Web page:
What is uveitis?
Uveitis refers to inflammation of the uvea, which is the middle layer between the sclera and he retina. Uvea contains many blood vessels that carry blood to and from the eyes. It nourishes many important parts of the eye including retina. Therefore, inflammation of the uvea can damage your vision.
Depending of which part of the eye is affected, uveitis may be classified anatomically into:
- Anterior uveitis(inflammation near the front of the eye)
- Intermediate uveitis (inflammation in the middle of the eye)
- Posterior uveitis(inflammation at the back of the eye)
- Panuveitic uveitis (inflammation of all the layers of the uvea)
There are many different causes of uveitis. In most cases, the cause remains unknown.
Lists of possible causes:
- Viral infection such as shingles, herpes simplex or mumps
- Fungal infection such as histoplasmosis
- Parasitic infection such as toxoplasmosis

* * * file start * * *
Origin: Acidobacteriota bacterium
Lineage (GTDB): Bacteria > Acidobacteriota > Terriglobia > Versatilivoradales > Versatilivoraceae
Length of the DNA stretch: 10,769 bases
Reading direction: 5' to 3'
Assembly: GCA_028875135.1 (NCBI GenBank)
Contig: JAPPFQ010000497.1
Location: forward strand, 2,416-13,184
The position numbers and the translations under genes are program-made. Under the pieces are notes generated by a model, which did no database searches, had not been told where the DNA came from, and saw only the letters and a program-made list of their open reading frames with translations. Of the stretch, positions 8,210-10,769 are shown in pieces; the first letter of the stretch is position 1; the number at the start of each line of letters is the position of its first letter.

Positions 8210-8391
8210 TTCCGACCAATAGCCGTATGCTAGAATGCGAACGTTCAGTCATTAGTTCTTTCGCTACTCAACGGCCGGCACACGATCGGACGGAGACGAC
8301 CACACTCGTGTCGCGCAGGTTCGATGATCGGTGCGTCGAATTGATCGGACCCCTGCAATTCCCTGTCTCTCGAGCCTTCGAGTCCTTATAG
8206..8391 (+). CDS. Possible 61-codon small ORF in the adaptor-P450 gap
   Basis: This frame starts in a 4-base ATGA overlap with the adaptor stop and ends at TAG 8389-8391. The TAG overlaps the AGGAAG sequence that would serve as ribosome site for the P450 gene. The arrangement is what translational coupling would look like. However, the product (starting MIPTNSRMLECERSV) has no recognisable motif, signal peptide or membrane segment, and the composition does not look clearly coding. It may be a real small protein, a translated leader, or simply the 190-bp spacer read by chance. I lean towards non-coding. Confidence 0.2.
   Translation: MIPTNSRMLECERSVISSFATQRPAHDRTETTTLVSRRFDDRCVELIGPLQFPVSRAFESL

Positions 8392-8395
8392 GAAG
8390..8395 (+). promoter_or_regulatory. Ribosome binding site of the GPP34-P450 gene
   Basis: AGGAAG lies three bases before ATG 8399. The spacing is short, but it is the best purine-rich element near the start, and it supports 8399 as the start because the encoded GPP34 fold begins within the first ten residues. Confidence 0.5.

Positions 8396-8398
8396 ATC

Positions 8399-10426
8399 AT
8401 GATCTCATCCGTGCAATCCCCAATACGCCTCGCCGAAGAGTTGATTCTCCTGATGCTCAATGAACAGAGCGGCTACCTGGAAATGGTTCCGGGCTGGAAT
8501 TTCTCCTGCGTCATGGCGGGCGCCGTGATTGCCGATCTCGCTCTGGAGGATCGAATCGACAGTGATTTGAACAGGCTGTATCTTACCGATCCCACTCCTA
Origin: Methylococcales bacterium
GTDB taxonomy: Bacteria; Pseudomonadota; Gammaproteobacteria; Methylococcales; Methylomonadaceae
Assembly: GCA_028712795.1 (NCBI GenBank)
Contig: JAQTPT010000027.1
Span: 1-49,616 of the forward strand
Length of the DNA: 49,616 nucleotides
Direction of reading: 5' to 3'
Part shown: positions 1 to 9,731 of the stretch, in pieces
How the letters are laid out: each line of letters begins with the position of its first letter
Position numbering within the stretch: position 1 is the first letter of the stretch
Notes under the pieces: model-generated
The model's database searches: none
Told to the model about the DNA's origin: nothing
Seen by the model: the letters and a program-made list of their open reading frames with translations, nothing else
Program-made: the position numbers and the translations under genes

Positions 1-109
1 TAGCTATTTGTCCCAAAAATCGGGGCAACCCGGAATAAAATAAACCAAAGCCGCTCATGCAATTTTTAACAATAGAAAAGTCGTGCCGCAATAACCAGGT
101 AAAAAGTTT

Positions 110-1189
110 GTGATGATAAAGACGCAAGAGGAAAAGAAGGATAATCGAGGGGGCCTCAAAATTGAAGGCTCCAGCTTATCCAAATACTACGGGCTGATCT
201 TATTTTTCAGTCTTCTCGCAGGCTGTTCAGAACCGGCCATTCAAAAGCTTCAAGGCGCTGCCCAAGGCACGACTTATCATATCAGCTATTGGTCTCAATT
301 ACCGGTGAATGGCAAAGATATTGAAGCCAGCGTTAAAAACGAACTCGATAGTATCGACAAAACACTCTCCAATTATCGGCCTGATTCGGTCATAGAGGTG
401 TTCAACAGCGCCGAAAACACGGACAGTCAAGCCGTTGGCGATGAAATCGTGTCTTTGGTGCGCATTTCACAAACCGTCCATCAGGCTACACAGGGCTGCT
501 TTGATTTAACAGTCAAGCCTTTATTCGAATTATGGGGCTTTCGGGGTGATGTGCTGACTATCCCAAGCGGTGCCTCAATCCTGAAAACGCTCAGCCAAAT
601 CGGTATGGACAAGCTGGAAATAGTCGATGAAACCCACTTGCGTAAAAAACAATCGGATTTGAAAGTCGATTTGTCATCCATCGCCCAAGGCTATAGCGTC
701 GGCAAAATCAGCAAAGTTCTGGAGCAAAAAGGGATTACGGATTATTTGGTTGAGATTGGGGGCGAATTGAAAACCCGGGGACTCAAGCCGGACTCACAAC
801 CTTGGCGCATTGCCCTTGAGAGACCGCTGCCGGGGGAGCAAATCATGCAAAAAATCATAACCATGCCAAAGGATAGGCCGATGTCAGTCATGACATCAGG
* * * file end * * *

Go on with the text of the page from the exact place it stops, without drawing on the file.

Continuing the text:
- Disease related to other part of body such as arthritis, gastrointestinal disease, or collagen vascular disease
- Eye injury
It can also be associated with glaucoma (increased eye pressure), cataract (clouding of the natural lens in eye), neovascularisation (abnormal growth of blood vessels) and damage to the retina (such as retinal detachment).
Symptoms include blurred vision, pain, light sensitivity, floaters and redness of the eye.
Patients who have uveitis may develop sudden red eyes or blurring of vision associated with pain.
If you have a red eye that does not clear up quickly, or pain in the eye, you should be examined and treated by an ophthalmologist.
Because uveitis is an inflammatory condition, the urgent treatment focuses on control of the inflammation. If uveitis is not treated early, it can lead to potential permanent, irreversible loss of vision.
Eyedrops, especially corticosteroids and pupil dilators, can reduce inflammation and pain. Oral medication or injections may be prescribed for severe uveitis.